Shanghai Conservatory of Music’s chamber music competition aims to popularise the form for students, teachers and listeners alike, as Nancy Pellegrini discovers
Chamber music hasn’t traditionally been a natural fit for China – a country that has instinctively celebrated the heroic soloist and the powerful orchestra. But recent shifts in attitude have been tremendous, thanks in part to Jensen Horn-Sin Lam, viola and chamber music professor at the Shanghai Conservatory of Music (SCOM) and founder of SCOM’s Atelier of Chamber Music, which promotes awareness of this locally underrated genre.
Lam is also head of SCOM’s competition for string quartets and piano trios, an Asia-focused event for students from middle-school to post-graduate level, aged between 12 and 28, which took place in May for the fifth time since its 2009 inception.
Because chamber music outreach remains a necessity in China, Lam emphasises the festival component of his event over the competition. The invited piano trios and string quartets perform in nightly concerts, experts hold forums and seminars and, crucially, the competition’s first round takes the form of a series of juror-led masterclasses. ‘I want all the participants to have the opportunity to learn about chamber music before they are eliminated,’ says Lam. ‘In that sense, this event is not really a competition.’ The juror-teachers base their first-round evaluations not on ensembles’ performances but on their flexibility and receptiveness to instruction, and all groups advance to round two.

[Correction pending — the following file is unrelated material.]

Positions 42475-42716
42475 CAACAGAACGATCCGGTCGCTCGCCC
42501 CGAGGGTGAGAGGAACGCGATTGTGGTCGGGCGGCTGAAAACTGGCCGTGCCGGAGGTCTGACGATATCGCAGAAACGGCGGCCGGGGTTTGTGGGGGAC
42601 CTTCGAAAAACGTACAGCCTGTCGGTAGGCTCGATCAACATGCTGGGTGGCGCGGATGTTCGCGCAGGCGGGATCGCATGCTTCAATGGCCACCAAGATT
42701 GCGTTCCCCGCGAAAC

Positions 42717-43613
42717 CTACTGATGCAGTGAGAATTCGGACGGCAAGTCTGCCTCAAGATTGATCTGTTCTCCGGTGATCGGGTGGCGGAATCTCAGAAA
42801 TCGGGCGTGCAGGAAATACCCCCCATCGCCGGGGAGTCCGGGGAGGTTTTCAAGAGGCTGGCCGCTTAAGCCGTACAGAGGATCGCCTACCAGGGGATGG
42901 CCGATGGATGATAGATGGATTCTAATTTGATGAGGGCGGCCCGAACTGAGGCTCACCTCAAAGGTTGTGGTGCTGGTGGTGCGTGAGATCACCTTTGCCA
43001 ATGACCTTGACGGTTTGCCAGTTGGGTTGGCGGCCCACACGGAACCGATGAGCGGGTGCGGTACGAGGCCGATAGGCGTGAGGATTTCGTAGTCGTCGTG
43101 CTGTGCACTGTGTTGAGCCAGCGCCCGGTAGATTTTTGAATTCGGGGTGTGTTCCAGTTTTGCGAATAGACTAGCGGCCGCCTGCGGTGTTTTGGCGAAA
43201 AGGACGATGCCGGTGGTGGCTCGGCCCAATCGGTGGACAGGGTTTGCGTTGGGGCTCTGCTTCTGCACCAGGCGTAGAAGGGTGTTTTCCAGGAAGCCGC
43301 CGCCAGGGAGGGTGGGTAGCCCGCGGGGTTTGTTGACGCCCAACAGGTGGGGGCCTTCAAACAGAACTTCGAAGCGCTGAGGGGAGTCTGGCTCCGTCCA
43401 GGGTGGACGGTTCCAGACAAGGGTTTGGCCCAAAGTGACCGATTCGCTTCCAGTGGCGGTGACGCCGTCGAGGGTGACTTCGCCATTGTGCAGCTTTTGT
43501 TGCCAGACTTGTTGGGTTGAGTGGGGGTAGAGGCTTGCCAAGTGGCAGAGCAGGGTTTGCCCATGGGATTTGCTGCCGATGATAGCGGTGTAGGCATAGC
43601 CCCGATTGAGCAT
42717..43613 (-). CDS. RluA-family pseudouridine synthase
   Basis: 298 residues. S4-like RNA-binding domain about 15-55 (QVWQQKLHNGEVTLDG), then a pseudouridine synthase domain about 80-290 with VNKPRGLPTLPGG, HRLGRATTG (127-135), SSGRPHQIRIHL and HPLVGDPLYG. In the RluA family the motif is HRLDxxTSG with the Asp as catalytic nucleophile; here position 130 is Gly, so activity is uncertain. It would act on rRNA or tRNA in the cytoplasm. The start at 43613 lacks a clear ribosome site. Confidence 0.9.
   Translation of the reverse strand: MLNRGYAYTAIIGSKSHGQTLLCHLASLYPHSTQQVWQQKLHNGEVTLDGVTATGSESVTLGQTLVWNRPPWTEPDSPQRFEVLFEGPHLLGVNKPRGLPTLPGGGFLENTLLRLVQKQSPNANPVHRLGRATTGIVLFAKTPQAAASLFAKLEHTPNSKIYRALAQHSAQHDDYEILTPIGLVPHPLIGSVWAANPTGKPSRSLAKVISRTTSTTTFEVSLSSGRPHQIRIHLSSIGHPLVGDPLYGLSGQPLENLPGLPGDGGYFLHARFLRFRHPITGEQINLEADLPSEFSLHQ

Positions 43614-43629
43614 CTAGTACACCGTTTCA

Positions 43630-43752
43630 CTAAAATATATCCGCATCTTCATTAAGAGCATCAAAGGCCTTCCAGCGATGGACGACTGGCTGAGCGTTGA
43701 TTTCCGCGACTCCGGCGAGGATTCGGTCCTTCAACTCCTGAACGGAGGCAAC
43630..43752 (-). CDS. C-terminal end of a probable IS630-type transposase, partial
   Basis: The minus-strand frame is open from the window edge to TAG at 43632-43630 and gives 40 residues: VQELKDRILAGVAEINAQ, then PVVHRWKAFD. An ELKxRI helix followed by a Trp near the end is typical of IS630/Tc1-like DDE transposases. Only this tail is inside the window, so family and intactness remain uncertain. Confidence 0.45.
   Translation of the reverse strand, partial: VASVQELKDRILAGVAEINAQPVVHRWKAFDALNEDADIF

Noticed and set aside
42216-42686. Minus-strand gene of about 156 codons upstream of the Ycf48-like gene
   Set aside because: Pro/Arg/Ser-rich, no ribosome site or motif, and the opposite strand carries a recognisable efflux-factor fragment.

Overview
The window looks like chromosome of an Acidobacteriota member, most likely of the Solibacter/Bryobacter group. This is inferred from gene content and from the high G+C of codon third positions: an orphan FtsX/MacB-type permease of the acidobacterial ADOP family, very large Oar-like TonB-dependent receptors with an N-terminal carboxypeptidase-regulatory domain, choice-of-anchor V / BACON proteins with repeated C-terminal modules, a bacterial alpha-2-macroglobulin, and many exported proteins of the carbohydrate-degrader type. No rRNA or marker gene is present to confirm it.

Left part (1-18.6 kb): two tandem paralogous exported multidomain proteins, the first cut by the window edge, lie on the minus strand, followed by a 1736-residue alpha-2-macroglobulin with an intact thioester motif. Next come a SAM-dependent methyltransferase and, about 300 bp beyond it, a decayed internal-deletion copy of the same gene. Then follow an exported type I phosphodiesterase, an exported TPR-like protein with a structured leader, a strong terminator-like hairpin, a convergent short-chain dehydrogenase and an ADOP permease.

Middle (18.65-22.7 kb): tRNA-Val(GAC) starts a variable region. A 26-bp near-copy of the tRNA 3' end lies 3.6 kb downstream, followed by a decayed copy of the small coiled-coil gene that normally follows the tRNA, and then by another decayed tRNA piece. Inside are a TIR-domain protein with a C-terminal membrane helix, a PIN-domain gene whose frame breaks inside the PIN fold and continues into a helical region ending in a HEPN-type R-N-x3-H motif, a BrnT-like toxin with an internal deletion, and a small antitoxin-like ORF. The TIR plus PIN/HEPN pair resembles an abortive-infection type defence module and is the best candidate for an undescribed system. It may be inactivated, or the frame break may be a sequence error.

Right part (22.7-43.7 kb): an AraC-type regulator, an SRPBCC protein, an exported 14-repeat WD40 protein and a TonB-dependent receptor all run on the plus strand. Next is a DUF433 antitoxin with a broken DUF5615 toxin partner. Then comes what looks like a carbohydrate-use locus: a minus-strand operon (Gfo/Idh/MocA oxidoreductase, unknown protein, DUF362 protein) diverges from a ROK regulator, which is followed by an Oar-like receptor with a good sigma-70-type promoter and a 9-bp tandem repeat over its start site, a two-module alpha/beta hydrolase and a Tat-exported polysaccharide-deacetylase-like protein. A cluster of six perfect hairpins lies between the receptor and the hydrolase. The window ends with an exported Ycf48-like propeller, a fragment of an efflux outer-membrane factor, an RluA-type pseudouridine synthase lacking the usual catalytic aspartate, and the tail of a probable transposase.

This level of outreach may be unusual, but it is also necessary. As recently as ten years ago, impresarios in China saw string quartets and piano trios as box-office poison. Conservatoire teachers would tell their students that if they had to waste their time playing chamber music they should join a string trio and not a quartet: the tuning was easier and the parts were more soloistic, apparently. Students aimed for solo careers, with the ‘failures’ ending up in orchestras – anyone who had waded through chamber music’s copious repertoire would be unemployed.
In fairness, this view was not unique to China. Austrian violinist Johannes Meissl, jury president and SCOM guest professor, observes that even educational institutions in musically seasoned Europe and the United States took a while to appreciate chamber music fully, and that most Western conservatoires introduced compulsory training only a few decades ago. ‘The attitude was that chamber music was a career for only a happy few,’ he says, adding that players for chamber concerts were always drawn from Europe’s stellar orchestras.